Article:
Apart from a previous history of coronary artery disease, patients who have hypertension, obesity, diabetes or those with congenital heart disease are also at higher risk of suffering heart failure. Damage to the heart muscle or cardiomyopathy can also occur due to some diseases and infections or toxic effect of certain drugs. Besides, myocarditis or inflammation of the heart muscle is commonly caused by a virus that can lead to left-sided heart failure.
Diagnosis and Treatment
The measure of a heart’s pumping ability is called Ejection Fraction . Heart failure that results from a reduced ejection fraction is called Systolic heart failure. However patients can develop heart failure even with a normal Ejection fraction and this is called Diastolic heart Failure.Thos with very low EF I.e. less than 30 % , particularly following a heart attack are prone for death due to cardiac arrest ( Sudden cardiac death , caused by heart rhythm disorders).
People who have suffered heart attacks or have CAD need to have their EFs monitored regularly, especially if they have experienced symptoms such as shortness of breath, fatigue or episode of fainting.
Outcomes in patients on heart failure have improved substantially over the last two decades due to the availability of drugs such as beta-blockers , ACE inhibitors , ARBs and Aldosterone anatagonists . Guideline directed use of these drugs helps heart failure patients survive longer and lead more comfortable lives . Strict adherence to lifestyle changes and restrictions on salt and fluid intake is a must to prevent repeat hospitalisations.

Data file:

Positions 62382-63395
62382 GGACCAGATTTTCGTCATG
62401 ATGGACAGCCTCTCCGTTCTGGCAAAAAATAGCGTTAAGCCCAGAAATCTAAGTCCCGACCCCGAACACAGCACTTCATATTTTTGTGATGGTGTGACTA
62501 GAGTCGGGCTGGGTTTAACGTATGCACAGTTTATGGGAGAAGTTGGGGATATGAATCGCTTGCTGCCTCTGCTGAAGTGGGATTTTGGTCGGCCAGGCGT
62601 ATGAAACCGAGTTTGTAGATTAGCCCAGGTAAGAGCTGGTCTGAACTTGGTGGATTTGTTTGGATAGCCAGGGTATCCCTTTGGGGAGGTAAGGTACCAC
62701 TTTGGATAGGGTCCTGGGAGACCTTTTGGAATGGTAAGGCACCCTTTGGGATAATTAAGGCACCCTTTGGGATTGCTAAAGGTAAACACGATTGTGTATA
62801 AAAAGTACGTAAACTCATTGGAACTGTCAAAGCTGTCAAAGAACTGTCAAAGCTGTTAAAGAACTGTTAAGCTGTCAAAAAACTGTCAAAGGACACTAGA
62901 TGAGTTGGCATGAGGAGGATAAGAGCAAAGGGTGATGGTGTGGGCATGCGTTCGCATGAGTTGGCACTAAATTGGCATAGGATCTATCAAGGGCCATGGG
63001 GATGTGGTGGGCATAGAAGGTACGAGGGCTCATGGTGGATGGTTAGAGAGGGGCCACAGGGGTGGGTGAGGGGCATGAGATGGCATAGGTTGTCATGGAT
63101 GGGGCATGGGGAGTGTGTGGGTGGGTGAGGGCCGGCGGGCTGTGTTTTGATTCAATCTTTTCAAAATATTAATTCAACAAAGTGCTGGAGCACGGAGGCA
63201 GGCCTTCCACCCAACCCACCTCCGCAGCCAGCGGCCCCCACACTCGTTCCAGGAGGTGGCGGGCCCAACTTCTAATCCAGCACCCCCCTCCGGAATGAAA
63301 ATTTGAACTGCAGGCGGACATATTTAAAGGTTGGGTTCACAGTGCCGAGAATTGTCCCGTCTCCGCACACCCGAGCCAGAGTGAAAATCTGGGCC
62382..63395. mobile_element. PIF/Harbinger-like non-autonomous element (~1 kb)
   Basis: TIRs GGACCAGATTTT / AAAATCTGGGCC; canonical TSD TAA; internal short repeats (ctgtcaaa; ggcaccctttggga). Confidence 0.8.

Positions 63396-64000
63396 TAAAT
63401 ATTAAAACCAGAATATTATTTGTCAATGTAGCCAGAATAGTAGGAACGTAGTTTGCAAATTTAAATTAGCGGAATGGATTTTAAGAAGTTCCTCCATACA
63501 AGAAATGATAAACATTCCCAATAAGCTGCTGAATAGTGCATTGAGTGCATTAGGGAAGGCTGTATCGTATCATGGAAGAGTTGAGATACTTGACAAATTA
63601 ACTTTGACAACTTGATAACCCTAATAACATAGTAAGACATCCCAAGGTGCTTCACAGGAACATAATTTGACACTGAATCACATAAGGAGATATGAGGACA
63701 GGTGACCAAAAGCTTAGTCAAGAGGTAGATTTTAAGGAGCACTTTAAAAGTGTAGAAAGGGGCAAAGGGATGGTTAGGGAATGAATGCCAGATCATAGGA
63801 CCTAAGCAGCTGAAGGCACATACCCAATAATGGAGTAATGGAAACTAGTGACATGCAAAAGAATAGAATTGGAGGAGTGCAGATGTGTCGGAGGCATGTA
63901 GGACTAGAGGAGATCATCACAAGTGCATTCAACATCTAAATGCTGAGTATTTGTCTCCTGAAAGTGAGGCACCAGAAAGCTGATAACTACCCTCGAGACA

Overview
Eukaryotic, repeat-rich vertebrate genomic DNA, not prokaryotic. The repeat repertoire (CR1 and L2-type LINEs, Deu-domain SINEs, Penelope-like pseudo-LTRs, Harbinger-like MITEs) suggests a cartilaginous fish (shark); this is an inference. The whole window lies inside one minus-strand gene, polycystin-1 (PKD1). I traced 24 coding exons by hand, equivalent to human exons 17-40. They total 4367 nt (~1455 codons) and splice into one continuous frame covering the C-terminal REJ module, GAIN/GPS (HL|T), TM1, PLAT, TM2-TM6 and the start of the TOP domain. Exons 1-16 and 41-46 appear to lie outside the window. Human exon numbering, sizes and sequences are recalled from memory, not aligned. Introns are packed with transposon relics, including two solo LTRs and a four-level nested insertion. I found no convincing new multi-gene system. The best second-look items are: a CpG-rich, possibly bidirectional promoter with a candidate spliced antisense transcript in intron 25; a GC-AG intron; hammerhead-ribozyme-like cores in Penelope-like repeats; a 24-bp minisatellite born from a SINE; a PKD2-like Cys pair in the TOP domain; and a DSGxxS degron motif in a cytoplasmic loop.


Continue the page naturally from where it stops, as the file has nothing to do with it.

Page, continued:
Patients with Low EF with Heart failure need to have a Defibrillator implanted ( AICD ) to reduce risk of sudden cardiac death . Some of these patients may benefit from implantation of a CRT ( Resynchronisation Therapy ) to improve their EF .In carefully selected patients this therapy significantly improves outcomes.
At the same time, people who have had devices such as ICDs implanted to manage heart failure also need regular monitoring. There may be some challenges in ensuring regular follow ups and this may lead to unwarranted shocks by the device and hospitalizations. Sometimes, a medical event in between the visits could go unnoticed and be life threatening to the patient.
Remote Home Monitoring of implanted devices is a technological innovation to have boosted the management of heart failure patients. This Internet
based remote monitoring technology enables physicians to continuously and reliably monitor their patients’ clinical and device status from anywhere and minimize risk of any negative medical event. Having the ICD wearers constantly connected to their physician, home monitoring technology enhances safety for heart failure patients.
Despite above improvements , some patients with heart failure continue to worsen over time reaching a stage of what is called Refractory or Resistant Heart Failure , a situation where the patient has severely limited physical abilities and is repeatedly hospitalised with a high probability of death. Such patients require advanced heart failure care including LVAD ( Partial Artficial heart ) or Heart Transplantation . Since these therapies are extremely expensive or are difficult to avail , the best approach to heart failure as for most other diseases is prevention , and these efforts should begin even before diabetes or high blood pressure show up.